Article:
Cli­mate change de­stroys pas­toral­ist way of life

The Star Early Edition - - WORLD - WASHINGTON POST

NARDO CAMP: Zeinab Ta­her once roamed through Ethiopia’s arid So­mali re­gion tend­ing a herd of 350 sheep, goats and cat­tle with her nine chil­dren.

Then the au­tumn rains failed and the grass that fed her an­i­mals didn’t grow. No rain came this spring, and then the live­stock be­gan to die. Now, the 60-year-old woman hud­dles in a makeshift wind­blown camp with sev­eral thou­sand oth­ers, de­pend­ing on food and wa­ter from in­ter­na­tional agen­cies.

Another drought has seized the Horn of Africa, dev­as­tat­ing the live­stock herders in th­ese al­ready dry lands.

Even as the govern­ment and aid agen­cies strug­gle to help them, there is a grow­ing re­al­i­sa­tion that with cli­mate change, cer­tain ways of life in cer­tain parts of the world are be­com­ing dif­fi­cult to sus­tain.

In Ethiopia, which un­like neigh­bour­ing So­ma­lia or South Su­dan has a func­tion­ing govern­ment, the emer­gency ef­fort has kept peo­ple alive.

Au­thor­i­ties and aid agen­cies are try­ing to get be­yond the im­me­di­ate hu­man­i­tar­ian re­sponse and en­cour­age a shift to liveli­hoods less vul­ner­a­ble to drought and cli­mate shocks.

“In many pas­toral lands, pas­toral liveli­hoods are no longer vi­able,” said Samir Wan­mali, the deputy coun­try director for the World Food Pro­gramme.

An es­ti­mated 450 000 peo­ple in the south-east­ern So­mali re­gion have aban­doned their no­madic life­style and re­treated to camps to re­ceive food aid in re­cent months, ac­cord­ing to the In­ter­na­tional Or­gan­i­sa­tion for Mi­gra­tion.

At one of the camps, an ex­panse of sand and thorny scrub dot­ted with hun­dreds of huts made out of plas­tic tar­pau­lins and twigs, Ta­her wor­ried that even when the drought ended, she couldn’t sim­ply re­sume her tra­di­tional way of life.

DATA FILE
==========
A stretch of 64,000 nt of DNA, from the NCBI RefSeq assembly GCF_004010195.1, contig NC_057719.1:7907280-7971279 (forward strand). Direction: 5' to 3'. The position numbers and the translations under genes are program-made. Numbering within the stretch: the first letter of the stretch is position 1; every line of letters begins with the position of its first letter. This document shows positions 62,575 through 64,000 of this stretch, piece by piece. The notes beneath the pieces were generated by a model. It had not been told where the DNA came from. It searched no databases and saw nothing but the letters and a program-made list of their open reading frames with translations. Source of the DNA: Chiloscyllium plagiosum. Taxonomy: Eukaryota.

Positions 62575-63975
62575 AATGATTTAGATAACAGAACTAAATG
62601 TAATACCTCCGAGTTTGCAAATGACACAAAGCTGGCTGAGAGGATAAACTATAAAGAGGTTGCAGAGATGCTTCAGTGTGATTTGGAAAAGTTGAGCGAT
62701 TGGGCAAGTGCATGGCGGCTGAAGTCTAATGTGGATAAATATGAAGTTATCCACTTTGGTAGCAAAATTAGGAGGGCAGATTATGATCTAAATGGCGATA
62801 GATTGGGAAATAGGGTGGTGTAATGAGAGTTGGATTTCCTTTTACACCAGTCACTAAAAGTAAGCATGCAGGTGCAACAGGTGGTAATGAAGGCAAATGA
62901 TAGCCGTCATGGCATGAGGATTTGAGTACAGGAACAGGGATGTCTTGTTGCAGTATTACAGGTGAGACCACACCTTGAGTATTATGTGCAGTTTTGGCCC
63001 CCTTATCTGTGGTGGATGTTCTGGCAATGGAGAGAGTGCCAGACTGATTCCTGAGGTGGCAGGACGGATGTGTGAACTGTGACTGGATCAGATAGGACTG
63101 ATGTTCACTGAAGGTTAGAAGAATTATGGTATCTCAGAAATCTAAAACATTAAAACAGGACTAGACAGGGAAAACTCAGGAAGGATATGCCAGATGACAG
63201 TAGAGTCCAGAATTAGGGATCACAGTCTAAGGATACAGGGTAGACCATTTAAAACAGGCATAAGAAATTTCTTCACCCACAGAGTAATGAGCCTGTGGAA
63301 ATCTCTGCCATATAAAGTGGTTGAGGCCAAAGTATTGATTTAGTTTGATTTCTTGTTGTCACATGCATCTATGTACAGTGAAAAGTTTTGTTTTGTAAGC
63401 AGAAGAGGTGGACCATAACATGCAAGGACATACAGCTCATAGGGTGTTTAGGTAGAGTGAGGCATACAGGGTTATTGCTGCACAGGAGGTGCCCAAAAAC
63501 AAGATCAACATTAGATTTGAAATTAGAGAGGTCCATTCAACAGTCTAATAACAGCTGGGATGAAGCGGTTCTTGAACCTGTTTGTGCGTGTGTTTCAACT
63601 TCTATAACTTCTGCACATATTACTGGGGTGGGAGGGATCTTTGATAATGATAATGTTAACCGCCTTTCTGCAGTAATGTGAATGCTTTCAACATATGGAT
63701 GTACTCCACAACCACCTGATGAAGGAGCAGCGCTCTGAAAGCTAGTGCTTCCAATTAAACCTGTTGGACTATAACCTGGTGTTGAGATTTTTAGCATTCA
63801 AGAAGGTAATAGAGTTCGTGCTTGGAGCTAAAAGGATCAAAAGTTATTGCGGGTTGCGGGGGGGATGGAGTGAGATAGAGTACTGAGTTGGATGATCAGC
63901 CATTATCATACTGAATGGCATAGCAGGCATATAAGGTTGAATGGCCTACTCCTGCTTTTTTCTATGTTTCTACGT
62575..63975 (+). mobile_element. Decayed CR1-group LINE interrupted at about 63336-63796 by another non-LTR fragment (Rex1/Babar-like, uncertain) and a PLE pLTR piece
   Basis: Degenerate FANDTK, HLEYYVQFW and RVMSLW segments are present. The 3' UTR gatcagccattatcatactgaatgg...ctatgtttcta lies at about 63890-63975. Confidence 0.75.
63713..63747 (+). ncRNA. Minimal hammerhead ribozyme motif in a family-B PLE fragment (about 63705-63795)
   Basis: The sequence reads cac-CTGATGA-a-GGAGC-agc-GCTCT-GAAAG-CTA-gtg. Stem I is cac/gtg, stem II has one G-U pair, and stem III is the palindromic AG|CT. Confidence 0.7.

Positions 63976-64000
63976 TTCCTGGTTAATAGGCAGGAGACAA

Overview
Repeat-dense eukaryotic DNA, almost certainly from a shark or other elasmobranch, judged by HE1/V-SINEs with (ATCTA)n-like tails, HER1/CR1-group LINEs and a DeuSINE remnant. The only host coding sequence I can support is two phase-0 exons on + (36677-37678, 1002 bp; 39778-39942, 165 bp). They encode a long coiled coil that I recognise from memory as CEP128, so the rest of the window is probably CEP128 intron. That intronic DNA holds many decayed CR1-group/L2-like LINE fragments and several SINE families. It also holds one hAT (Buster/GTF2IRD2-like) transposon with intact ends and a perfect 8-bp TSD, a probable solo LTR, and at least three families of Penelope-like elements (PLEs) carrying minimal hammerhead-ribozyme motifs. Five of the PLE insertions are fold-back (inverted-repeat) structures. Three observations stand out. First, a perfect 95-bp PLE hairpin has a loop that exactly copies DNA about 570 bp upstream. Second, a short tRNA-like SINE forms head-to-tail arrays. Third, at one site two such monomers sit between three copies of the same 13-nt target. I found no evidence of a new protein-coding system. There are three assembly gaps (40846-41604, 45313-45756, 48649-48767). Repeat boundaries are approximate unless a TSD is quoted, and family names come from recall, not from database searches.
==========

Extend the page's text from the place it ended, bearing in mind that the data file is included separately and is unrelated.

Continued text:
“Even if it rained, we have no an­i­mals,” she said. “I can’t think of go­ing back to herd­ing.”

Last year a drought caused by the El Niño warm­ing phe­nom­e­non in the Pa­cific baked Ethiopia’s fer­tile high­lands in the north and cen­tre of the coun­try and left more than 10 mil­lion peo­ple need­ing food aid.

This year, tem­per­a­ture changes in the In­dian Ocean have caused a drought in the south and east of the coun­try, a much more arid re­gion pop­u­lated by shep­herds and their flocks.

There are an es­ti­mated 5 mil­lion peo­ple in Ethiopia’s So­mali re­gion, of whom about 40% are pas­toral­ists en­gaged in rais­ing an­i­mals, ac­cord­ing to the last cen­sus.

Last year, the Ethiopian govern­ment scraped to­gether $700 mil­lion to­gether with nearly $1 bil­lion in in­ter­na­tional as­sis­tance to fight the drought.

For this year’s cri­sis, nowhere near the same fund­ing is avail­able as in­ter­na­tional donors grap­ple with se­vere hunger crises in two neigh­bour­ing war-torn na­tions – So­ma­lia and South Su­dan.

How­ever, the lat­est hu­man­i­tar­ian as­sess­ment in­di­cates that 7.8 mil­lion peo­ple in Ethiopia need food aid.

PIC­TURE: PAUL SCHEMM FOR WASHINGTON POST

A teenager walks through Nardo Camp for the dis­placed in Ethiopia’s So­mali re­gion, where drought has left mil­lions need­ing food aid.

Newspapers in English

Newspapers from South Africa

© PressReader. All rights reserved.